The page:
Equals parts 1940s film noir, Lovecraftian horror and Norse myth, Requiem for a Gumshoe, presented by Eldritch Theatre, is a loving parody of all three. With sincere affection for its genre tropes, each beat is note perfect even as it winks at us.
Our protagonist in this stylish nightmare world is Rick Fischmasher (Eric Woolfe). If his hat and trenchcoat don’t clue you in that he’s a hardboiled detective, his overwrought, descriptive similes will do the trick. This warlock-private investigator is on the hunt for an ancient cosmic evil and, he hopes, some redemptive relief from his son’s death.
Woolfe is a dynamic performer. Weaving impressive close-up magic into this macabre tale, he makes a variety of gruesome objects appear and disappear; and even conjures a portal to the demon realm with side-show trickster charm. His goofy persona is as nuanced as it is entertaining.
Mairi Babb and Lisa Norton flesh out the story with an array of colourful parts. Their work with masks and puppets is great fun. They also shine in more naturalistic roles. Babb offers tasty intrigue in her portrayal of two sisters—the damsel in distress opera singer, Alice Signet; and her sister, Gloria, a femme fatale nightclub chanteuse. Norton’s turn as Rick’s bitter and sad ex-wife, Myrna, was an emotional highlight for me.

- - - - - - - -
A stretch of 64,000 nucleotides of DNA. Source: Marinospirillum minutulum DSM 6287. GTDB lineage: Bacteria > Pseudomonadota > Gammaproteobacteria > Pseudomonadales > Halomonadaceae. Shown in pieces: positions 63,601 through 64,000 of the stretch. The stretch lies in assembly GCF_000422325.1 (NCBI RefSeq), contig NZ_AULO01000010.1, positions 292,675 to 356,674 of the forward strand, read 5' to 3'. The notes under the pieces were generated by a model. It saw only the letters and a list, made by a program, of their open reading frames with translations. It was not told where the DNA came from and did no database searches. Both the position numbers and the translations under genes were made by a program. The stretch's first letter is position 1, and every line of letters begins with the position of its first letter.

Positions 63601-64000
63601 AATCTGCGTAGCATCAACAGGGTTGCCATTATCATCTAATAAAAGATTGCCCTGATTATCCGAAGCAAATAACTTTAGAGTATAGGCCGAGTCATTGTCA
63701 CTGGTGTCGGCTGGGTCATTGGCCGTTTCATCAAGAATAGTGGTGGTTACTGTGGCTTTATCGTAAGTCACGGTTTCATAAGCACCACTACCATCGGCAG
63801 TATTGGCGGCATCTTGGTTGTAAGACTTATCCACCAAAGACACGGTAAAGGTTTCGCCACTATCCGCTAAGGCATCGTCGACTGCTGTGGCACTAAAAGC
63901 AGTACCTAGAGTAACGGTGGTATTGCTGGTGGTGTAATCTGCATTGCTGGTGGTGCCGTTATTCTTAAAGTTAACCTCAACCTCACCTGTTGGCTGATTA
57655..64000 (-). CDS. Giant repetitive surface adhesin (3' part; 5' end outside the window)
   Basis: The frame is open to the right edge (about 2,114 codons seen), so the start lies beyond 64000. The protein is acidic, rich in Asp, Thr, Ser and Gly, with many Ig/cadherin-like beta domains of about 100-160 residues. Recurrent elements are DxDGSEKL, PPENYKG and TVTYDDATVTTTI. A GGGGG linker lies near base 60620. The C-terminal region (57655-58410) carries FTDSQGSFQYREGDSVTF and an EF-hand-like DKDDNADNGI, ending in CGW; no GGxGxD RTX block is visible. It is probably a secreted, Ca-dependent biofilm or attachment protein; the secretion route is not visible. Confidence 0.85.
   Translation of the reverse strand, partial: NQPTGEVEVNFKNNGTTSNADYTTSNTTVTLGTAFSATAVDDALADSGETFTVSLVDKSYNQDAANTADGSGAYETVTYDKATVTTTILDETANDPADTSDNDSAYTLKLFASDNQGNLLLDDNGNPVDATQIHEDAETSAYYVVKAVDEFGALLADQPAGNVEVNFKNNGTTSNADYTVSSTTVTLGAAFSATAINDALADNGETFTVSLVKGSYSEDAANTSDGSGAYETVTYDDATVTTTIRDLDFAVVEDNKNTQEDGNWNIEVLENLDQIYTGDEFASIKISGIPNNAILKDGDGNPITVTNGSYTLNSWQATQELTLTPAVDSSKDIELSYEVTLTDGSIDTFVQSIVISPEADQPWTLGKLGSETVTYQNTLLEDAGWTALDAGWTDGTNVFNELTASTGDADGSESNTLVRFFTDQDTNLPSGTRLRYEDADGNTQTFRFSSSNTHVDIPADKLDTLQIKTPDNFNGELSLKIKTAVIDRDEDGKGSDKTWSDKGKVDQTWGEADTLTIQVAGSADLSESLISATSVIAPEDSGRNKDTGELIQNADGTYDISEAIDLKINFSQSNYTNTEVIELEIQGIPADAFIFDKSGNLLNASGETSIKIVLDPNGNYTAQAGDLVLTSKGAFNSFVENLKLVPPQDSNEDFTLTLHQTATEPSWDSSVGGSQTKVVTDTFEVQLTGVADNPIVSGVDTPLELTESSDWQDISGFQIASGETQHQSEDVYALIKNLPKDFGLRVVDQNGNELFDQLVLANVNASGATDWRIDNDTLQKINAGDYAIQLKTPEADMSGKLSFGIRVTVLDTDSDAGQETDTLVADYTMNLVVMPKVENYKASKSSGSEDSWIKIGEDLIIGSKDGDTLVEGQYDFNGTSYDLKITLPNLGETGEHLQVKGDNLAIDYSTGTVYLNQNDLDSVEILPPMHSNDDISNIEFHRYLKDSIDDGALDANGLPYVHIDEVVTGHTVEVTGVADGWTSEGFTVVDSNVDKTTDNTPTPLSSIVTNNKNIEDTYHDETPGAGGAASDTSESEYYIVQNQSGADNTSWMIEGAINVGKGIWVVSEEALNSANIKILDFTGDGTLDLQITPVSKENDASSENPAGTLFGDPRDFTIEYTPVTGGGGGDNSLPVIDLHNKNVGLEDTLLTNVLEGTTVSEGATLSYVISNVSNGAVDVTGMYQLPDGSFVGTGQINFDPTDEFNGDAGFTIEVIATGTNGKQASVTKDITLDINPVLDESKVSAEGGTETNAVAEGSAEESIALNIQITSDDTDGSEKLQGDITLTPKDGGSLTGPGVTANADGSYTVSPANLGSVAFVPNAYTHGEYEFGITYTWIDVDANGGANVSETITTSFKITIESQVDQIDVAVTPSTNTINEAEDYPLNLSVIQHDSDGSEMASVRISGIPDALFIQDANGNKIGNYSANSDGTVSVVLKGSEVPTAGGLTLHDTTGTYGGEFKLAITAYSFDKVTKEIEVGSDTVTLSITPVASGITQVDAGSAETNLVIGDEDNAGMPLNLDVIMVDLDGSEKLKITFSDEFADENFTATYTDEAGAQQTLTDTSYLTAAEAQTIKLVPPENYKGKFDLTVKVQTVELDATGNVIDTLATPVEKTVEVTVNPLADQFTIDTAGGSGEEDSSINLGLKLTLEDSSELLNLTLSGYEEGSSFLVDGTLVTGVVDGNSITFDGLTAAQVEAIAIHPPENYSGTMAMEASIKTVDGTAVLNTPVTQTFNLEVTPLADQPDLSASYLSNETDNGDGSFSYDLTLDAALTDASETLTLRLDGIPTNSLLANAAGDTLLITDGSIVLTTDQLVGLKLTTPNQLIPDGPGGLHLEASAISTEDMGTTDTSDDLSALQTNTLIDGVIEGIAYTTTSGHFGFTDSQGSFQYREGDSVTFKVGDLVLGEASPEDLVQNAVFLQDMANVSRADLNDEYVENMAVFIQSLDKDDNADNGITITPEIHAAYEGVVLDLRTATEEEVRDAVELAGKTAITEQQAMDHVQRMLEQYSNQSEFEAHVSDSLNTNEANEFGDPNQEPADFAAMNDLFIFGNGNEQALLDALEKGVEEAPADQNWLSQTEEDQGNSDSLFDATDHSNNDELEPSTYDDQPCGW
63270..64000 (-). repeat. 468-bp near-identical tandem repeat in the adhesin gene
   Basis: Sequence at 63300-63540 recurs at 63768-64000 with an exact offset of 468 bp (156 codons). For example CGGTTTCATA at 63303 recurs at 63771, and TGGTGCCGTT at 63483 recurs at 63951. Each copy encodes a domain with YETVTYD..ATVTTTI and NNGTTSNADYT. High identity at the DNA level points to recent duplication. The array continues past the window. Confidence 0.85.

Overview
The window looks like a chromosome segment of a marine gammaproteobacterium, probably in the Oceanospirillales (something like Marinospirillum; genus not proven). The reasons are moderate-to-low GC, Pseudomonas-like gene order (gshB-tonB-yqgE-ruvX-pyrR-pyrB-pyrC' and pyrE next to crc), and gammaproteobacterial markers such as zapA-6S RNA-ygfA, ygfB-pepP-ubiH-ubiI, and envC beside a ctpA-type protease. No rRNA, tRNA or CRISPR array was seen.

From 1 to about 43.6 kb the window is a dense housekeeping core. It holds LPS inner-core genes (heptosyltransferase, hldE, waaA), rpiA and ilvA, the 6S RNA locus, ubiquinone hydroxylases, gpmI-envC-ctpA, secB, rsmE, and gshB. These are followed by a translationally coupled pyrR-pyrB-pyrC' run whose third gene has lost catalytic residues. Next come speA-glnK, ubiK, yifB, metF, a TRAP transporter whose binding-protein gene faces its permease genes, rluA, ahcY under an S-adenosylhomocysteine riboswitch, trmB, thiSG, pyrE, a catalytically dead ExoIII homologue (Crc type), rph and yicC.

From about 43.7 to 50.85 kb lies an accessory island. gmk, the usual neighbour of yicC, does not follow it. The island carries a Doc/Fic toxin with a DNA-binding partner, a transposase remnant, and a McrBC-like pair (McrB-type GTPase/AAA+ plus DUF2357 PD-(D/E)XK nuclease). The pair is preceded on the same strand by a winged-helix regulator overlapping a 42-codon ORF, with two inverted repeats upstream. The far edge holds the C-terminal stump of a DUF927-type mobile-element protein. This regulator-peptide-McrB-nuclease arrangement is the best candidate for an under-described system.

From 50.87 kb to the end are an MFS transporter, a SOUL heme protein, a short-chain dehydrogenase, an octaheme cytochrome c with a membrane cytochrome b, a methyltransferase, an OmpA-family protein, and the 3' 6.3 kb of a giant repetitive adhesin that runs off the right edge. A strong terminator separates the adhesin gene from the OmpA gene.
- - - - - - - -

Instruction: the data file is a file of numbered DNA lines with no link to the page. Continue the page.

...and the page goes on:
Through all the nudging and winking, the self-awareness is expansive enough to contain multitudes. We invest in these characters because the story beats, though silly, are strong.
The macabre aesthetic features Woolfe’s endearingly grotesque puppets. Particularly innovative and hilarious are the fabric gore effects. With his lighting, Gareth Crew drenches the actors in clashing purples and greens, immersing everyone in eerie pockets of shadow and luminescence. Sparing use of creepy video projections help sell the mood.
Melanie McNeill’s set is an understated, German expressionist spectacle of angular doorways and forced perspective. The actors seems to pop in and out of this frame, pulling various curtains of plastic, sparkling gauze or velvet to set their scenes.
Though I find H.P. Lovecraft’s actual writing insufferable, I kinda dig the overall thematic vibes. And, as always, Woolfe’s heartfelt, campy treatment always gives it a resonance that draws me in. His fusion of genre elements is clever and purposeful.
Director Dylan Trowbridge maintains the immersive atmosphere even as the ghoulish nonsense breaks the fourth wall. I love how fluidly our understanding of this world shifts. We are always wondering how much of these eldritch shenanigans are the figments of a tortured mind.
Requiem for a Gumshoe is a freakish delight.
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